I have been a physician since 1977. It has always been my firm conviction that the relationship between a doctor and his patient is a very special arrangement, almost sacred in nature. That relationship should be based upon mutual respect. There should be sincere concern for the patient's welfare on the part of the physician. There should be genuine confidence in the physician's judgement on the part of the patient.
I believe that physician and patient should have a partnership in decision making. While I always seek to make forthright and appropriate treatment recommendations, after careful consideration of a diagnosis, I always respect the patient's decision on the course of action to be followed. Regrettably, I am not always able to accede to a patient's request for a course of treatment. For example, improper use of antibiotics has been a major problem for many years, and has become a critical problem now after the appearance of multiple drug resistent microorganisms. For years, antibiotic medications appropriate for treating bacterial infections have been prescribed for treatment of viral illness, with significant risk to the patient in a number of ways. In like fashion, opioid pain medications, often quite proper in treatment, have too often been prescribed for treatment of conditions better addressed in other ways.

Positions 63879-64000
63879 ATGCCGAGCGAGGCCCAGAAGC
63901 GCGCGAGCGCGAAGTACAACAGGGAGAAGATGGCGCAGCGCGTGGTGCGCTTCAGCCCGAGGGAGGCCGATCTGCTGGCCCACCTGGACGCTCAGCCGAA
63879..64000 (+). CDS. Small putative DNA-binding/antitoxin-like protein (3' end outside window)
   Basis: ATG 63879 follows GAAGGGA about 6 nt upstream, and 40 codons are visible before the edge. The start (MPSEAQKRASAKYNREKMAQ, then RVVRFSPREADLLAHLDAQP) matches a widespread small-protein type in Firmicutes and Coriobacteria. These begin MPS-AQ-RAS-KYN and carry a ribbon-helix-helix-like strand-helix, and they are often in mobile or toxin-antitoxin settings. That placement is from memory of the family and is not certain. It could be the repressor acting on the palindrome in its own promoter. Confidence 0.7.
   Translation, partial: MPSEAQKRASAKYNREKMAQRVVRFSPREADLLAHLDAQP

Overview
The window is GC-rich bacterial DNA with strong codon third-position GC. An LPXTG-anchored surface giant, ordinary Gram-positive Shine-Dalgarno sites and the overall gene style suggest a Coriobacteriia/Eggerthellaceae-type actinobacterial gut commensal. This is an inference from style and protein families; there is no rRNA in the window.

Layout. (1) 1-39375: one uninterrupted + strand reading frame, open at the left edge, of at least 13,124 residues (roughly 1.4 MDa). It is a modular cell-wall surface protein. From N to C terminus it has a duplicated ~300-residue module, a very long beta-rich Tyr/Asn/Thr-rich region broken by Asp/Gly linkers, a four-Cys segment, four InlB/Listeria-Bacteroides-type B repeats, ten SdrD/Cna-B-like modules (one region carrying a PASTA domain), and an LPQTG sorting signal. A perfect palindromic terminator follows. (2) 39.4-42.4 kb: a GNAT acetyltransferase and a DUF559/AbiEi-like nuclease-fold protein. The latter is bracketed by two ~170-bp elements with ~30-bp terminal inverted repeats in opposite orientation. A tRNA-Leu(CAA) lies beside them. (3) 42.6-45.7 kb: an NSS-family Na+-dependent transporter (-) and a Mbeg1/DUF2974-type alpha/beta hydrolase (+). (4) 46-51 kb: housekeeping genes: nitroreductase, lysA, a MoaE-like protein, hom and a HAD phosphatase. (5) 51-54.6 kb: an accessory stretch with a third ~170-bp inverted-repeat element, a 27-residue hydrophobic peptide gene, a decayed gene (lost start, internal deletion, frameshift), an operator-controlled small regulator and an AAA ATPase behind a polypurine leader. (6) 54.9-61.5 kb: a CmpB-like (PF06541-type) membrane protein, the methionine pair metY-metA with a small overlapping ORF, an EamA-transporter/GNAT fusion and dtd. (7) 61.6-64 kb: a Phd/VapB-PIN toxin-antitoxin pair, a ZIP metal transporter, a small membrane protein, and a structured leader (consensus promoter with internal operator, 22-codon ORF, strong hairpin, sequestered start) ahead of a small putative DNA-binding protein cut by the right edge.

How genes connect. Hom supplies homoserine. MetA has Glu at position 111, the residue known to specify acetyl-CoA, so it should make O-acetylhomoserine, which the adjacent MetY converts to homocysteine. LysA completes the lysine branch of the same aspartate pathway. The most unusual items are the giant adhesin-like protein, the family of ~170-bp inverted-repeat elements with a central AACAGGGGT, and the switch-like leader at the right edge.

In recent years, physicians have faced pressures of time and economy resulting in office visits that failed to meet patient needs and expectations. I have always resisted those pressures and will definitely make an effort to do so in the future. I have always made a conscientious effort to provide every patient the best I can offer in every way. I will continue to do so in the future.
I am looking forward to maintaining a long and meaningful relationship with all of my new and established patients.
Stephen M. Herman MD